Fuel Gas Boosting

This application involves the utilization of a booster compressor to provide natural gas to a natural gas engine that may be utilized in the gas recovery or compression process.

Enhanced Oil Recovery

Enhanced oil recovery is an upstream process, which includes pulling a vacuum on an oil well to relieve pressure on the well. This allows the oil to flow more freely, increasing oil production. This application may also include associated gas, which is merely the inclusion or recovery of gas at the annulus of the well, with the oil being recovered and the separation of the oil/gas via a separator at the point of recovery, normally at the surface of the well.

Gas Gathering

This upstream process involves the vacuuming or compression of several wells, where the gas is gathered into a single manifold or a header bar. The process, usually completed with vacuum pumps and or low-pressure compressors, compresses the gas into high-pressure pipeline compressors, normally reciprocating compressors, to be taken to a gas plant for processing.

Coal-Bed Methane Gas Recovery

This application is found in coalmines where two forms of gas may be produced. One gas is from microorganisms feeding off the coal, and the other gas is from gas deposits in the mines. By drilling into the coalmines, and locating sufficient gas deposits, the gas can be recovered through vacuum, depending on suction and discharge pressures at the well head. The gas, once recovered by the low-pressure vacuum, is then compressed by high-pressure compressors to a pipeline for processing or used for cogeneration, etc.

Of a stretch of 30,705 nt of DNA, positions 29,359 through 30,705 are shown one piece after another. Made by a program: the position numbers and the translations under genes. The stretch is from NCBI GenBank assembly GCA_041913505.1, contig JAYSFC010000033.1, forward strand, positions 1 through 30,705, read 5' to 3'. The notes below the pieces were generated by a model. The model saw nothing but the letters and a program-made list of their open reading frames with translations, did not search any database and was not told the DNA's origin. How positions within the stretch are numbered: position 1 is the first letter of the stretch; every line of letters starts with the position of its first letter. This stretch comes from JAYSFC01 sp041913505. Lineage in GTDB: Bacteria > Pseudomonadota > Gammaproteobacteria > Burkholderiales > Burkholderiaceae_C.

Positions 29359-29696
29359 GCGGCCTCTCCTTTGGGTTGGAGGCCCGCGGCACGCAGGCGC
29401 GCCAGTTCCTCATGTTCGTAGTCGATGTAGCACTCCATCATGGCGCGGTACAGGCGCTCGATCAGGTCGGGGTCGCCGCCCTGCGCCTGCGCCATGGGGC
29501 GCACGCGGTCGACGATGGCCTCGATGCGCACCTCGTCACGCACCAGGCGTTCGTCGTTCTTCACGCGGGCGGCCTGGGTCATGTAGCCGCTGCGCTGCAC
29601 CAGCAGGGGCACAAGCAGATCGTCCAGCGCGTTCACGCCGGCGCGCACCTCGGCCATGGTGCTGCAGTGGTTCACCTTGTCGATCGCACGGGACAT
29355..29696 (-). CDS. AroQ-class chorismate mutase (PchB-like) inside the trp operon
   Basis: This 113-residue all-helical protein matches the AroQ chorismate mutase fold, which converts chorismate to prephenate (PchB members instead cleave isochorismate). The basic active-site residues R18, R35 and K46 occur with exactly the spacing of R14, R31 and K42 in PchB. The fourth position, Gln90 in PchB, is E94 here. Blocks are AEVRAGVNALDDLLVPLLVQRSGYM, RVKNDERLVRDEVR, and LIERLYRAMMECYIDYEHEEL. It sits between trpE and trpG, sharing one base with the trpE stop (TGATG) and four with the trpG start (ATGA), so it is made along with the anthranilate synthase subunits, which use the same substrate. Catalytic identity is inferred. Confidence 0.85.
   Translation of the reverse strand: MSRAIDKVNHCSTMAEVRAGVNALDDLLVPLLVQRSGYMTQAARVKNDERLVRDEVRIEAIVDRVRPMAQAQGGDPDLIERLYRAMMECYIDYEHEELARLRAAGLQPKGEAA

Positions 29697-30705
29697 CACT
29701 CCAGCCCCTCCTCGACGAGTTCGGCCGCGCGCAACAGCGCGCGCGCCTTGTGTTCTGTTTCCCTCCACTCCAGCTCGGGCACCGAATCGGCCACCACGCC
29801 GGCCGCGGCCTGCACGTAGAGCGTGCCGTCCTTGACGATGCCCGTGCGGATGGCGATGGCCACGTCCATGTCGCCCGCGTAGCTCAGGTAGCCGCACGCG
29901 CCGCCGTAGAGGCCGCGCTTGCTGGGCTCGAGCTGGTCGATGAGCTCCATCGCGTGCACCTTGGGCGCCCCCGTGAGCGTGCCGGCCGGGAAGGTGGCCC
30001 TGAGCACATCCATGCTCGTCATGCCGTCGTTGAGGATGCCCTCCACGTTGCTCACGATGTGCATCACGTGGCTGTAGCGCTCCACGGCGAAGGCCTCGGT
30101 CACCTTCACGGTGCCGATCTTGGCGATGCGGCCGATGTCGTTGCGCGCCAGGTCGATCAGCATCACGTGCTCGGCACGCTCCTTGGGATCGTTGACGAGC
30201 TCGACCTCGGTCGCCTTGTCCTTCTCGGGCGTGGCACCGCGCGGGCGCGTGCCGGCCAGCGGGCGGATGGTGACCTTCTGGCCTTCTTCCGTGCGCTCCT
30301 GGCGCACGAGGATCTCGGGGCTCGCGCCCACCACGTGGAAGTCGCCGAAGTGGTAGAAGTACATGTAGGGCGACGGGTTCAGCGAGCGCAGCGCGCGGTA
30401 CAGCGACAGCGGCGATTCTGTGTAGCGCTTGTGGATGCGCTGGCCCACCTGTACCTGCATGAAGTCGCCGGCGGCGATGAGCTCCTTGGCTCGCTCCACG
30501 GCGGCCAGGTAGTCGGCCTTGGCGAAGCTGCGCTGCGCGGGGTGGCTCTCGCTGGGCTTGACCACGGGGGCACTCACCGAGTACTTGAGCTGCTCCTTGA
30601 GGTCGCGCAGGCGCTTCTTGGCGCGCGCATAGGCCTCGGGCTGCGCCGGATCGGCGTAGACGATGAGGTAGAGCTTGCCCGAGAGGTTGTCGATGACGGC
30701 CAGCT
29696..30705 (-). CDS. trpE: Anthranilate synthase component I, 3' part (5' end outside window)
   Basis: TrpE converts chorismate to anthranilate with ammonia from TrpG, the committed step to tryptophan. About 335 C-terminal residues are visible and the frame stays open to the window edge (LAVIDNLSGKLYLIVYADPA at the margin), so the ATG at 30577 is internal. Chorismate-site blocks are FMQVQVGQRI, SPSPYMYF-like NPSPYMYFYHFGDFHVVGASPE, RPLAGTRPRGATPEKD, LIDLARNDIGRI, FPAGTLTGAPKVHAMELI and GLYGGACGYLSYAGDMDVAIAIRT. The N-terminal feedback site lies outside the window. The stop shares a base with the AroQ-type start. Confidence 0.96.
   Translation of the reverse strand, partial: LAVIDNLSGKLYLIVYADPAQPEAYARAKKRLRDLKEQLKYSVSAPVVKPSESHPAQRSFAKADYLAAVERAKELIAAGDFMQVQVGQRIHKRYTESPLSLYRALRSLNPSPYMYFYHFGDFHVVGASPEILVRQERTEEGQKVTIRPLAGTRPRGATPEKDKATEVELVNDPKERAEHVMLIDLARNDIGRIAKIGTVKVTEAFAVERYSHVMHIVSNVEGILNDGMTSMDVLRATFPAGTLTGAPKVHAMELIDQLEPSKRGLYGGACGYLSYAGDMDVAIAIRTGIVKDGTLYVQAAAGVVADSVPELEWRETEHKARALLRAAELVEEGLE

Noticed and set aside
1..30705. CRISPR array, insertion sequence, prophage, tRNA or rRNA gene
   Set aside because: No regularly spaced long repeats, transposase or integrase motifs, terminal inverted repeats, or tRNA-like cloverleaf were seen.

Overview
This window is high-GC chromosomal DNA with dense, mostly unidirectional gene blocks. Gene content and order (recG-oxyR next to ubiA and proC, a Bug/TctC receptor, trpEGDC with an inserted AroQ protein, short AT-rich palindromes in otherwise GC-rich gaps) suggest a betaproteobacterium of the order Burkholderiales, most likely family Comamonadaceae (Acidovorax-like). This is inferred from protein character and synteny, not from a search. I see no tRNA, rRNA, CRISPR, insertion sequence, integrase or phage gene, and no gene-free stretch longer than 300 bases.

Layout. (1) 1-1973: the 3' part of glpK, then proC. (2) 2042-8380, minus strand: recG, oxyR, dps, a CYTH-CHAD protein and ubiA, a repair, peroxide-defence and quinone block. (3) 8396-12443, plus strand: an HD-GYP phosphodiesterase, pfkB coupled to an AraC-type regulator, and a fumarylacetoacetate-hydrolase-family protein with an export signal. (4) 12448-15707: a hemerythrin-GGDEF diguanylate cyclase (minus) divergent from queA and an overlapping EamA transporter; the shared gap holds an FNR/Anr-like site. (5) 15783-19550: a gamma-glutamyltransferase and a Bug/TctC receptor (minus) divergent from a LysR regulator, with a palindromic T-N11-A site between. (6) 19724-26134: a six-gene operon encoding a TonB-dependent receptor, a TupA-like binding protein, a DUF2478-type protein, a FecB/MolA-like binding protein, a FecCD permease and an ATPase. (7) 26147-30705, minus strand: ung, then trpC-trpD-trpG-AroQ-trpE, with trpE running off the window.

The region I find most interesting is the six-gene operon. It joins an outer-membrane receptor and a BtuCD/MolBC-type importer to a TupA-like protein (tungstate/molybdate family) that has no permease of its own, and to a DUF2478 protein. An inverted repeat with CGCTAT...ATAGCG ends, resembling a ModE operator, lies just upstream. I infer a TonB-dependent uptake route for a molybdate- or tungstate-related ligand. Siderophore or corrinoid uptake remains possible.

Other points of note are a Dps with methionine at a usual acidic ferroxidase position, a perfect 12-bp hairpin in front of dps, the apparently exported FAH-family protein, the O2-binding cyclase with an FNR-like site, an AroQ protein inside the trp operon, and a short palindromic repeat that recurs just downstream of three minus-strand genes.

Normally the methane gas recovered is very clean but significant quantities of liquids may be entrained in the gas. This gas is recovered for a number of uses, including cogeneration and gas plant processing for redistribution of sale.

Landfill Gas Recovery (Bio-Gas)

This application includes the recovering of gas resulting from the decomposition of waste materials, which are generally located in landfills. Agricultural waste is also subject to decomposition, and gas may also be recovered from the decomposition of this waste.